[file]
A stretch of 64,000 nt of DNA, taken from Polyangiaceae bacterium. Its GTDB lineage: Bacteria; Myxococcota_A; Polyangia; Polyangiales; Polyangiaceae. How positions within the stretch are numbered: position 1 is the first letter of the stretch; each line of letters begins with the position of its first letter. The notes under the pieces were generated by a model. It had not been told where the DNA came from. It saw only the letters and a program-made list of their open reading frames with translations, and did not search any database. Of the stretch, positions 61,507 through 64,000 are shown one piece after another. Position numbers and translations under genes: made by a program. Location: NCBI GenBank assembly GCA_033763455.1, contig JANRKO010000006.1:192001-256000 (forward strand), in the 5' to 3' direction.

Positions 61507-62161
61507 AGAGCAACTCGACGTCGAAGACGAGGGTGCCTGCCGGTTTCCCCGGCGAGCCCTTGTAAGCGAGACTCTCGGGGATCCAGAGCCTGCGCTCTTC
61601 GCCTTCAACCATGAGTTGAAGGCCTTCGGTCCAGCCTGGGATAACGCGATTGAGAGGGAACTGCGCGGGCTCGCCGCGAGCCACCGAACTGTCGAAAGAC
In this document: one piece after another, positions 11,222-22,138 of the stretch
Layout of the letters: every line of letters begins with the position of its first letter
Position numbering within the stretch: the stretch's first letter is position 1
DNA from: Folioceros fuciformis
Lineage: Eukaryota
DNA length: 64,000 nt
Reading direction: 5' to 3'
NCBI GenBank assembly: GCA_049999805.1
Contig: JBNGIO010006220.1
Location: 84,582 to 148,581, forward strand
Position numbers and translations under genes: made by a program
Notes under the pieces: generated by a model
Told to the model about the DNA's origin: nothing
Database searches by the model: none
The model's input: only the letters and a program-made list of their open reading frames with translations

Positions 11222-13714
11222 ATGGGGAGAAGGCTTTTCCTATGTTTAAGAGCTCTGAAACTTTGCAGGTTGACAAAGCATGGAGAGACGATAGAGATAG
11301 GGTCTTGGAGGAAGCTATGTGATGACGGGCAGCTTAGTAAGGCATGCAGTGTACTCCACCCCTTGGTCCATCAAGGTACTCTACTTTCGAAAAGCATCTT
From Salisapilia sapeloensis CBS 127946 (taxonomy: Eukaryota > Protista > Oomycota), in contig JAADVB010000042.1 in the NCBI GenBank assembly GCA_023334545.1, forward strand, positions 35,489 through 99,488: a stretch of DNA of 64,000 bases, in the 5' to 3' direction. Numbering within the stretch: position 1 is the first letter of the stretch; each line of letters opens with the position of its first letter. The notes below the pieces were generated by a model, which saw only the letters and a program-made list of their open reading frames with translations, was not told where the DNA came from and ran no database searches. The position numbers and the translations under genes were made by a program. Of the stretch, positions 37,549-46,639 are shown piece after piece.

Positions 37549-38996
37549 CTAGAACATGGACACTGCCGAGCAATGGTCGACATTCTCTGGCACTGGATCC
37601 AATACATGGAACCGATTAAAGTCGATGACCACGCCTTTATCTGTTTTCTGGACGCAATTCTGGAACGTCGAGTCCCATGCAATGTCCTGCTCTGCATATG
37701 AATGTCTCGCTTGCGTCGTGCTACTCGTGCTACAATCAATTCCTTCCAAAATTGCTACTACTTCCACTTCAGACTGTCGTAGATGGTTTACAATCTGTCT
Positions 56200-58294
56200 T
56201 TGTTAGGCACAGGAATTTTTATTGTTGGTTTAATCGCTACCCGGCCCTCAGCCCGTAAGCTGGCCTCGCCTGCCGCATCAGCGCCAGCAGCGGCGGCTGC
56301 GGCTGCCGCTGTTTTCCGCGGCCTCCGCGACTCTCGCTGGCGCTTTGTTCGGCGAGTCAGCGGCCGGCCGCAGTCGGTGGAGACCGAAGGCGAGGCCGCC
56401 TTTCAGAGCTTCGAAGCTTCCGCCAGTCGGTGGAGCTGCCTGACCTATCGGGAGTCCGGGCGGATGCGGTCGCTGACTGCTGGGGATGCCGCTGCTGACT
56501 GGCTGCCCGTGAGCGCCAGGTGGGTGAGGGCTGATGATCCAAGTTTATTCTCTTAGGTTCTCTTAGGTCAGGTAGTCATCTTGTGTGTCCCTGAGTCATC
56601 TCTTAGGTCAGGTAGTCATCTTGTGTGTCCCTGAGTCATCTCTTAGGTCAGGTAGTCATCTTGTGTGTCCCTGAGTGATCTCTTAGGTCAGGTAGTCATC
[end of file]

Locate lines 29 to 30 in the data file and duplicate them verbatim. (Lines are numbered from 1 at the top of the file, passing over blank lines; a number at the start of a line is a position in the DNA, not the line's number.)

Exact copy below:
56200 T
56201 TGTTAGGCACAGGAATTTTTATTGTTGGTTTAATCGCTACCCGGCCCTCAGCCCGTAAGCTGGCCTCGCCTGCCGCATCAGCGCCAGCAGCGGCGGCTGC